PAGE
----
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Brief Catholic Aside

12:31 PM, Jun 22, 2009 • By VICTORINO MATUS
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A common complaint among Catholics is the lack of mystery and sense of awe when it comes to mass. Between the modern style of the church itself, the New Dawn music ("Though the mountains may fall and the hills turn to dust!"), and the bright lights, mass can become downright pedestrian. This has led some priests to take action: Dim the lights, add more candles, break out the incense. But there is only so much one can do.

I thought about other ways a church can revive that sense of awe and mystery as I sat through a mass at the Church of St. Thomas in the Malastranska neighborhood of Prague. (I'm here under the auspices of Radio Free Europe/Radio Liberty and will report on the latest on Iran after meeting the hardworking folks at Radio Farda in a few minutes.) But looking around, I realized no parish would have the money to build golden altars and tabernacles and paintings on the ceiling. But there is one thing I noticed that any church could do and would go a long way to restoring that sense of wonderment:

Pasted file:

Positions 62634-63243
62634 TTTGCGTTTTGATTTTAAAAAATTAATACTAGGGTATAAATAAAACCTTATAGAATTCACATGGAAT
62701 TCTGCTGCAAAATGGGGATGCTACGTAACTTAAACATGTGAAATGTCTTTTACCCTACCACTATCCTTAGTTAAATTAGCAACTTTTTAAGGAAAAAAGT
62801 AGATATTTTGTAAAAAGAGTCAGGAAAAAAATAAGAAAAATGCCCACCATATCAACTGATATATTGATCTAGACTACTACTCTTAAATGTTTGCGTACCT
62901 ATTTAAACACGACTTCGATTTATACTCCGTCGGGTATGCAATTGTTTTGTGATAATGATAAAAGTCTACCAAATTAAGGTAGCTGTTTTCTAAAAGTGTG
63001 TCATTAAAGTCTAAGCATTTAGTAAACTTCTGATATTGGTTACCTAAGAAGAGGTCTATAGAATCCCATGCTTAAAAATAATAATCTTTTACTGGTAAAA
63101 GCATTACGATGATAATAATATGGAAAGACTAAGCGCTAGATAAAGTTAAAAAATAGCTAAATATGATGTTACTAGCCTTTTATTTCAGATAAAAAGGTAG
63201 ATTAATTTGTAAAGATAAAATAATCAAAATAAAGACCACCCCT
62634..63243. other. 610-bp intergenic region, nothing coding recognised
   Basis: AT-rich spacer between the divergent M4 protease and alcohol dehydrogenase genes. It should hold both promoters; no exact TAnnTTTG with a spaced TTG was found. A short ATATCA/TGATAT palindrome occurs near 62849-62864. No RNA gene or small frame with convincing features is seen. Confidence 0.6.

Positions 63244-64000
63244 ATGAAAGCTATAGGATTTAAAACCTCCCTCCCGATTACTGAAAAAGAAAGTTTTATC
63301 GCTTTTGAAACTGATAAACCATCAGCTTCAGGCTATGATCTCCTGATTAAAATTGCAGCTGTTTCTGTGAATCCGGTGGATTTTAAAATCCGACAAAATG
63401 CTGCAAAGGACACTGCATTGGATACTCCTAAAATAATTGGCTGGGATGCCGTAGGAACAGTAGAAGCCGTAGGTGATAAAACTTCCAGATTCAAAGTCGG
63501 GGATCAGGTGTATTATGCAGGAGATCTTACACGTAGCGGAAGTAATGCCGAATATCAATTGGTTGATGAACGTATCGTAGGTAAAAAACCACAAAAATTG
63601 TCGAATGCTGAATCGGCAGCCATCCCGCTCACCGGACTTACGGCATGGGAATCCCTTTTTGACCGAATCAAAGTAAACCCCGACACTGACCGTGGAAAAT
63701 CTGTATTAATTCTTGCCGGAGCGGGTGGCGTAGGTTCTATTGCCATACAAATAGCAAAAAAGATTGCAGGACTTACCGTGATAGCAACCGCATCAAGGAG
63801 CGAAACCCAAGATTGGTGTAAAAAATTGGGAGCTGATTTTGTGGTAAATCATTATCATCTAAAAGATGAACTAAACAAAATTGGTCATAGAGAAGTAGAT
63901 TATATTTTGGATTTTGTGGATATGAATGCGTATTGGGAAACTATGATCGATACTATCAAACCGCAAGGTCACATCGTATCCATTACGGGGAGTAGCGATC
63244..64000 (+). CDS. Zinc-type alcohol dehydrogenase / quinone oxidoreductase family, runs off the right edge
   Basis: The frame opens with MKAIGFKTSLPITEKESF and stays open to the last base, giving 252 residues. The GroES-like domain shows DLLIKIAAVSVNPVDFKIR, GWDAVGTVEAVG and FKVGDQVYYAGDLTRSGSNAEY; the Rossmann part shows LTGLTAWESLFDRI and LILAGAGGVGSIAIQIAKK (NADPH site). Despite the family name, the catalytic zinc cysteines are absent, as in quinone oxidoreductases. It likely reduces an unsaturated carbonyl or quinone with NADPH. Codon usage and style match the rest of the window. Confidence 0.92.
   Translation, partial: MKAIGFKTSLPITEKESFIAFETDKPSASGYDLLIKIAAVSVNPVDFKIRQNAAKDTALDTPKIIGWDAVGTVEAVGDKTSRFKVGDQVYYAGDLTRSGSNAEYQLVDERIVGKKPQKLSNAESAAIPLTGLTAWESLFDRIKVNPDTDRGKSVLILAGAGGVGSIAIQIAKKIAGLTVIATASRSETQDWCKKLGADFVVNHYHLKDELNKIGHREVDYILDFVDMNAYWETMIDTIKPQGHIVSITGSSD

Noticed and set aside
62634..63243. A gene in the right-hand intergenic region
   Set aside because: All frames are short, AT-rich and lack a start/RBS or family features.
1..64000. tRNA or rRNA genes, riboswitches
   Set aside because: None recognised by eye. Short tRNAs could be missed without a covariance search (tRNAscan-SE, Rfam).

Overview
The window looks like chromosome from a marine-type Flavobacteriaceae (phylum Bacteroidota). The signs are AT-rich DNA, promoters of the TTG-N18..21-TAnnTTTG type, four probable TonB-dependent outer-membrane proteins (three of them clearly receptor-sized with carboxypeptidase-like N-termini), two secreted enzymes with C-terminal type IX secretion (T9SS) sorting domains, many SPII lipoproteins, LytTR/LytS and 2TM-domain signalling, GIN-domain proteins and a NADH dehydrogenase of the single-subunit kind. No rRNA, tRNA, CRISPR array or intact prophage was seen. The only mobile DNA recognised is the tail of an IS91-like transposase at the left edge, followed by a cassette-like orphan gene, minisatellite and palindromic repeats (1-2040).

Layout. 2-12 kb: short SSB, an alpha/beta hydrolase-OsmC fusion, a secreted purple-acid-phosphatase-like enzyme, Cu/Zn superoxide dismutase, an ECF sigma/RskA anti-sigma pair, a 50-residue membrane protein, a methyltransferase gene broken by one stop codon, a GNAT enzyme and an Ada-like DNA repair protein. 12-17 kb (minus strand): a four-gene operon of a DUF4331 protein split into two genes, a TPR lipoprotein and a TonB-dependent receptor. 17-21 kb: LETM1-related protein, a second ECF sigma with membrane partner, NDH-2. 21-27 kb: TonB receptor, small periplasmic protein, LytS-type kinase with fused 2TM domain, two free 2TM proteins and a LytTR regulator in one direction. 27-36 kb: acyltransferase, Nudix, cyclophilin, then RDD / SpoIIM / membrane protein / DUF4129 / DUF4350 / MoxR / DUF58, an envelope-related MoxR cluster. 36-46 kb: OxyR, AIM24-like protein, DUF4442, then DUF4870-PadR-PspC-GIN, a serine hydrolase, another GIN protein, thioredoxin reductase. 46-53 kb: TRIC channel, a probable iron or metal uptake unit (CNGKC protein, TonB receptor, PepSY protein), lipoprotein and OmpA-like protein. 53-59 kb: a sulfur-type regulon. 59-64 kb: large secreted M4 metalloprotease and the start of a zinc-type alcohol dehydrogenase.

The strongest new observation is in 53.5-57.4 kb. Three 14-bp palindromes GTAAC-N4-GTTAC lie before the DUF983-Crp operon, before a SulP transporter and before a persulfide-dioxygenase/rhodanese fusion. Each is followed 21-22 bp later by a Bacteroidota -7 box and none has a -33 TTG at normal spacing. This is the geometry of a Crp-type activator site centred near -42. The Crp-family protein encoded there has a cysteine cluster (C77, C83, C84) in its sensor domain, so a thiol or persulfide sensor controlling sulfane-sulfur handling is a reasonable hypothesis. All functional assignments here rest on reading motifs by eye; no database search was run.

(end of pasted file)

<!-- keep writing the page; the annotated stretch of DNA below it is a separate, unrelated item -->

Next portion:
Glass coffins. You heard me. I noticed two such coffins prominently displayed at St. Thomas. Inside were the bodies of holy men draped in period clothing (I was unable to find out their identities). You couldn't see actual flesh and bone (or most likely bone) because they were covered from head to toe. Each wore a face mask (one had faded to almost black, the other was gold-colored and reminded me of Destro). I found myself staring at both of these men the entire time. So why can't we have more glass coffins at our local churches? And when you bring the kids (as David Skinner recently wrote about in THE WEEKLY STANDARD), you could sit them right in front of these bodies (the ones in St. Thomas were posed on their sides, so they are facing you). I guarantee your children won't be a disruption at mass anymore. (Well, maybe except for their screams of terror.)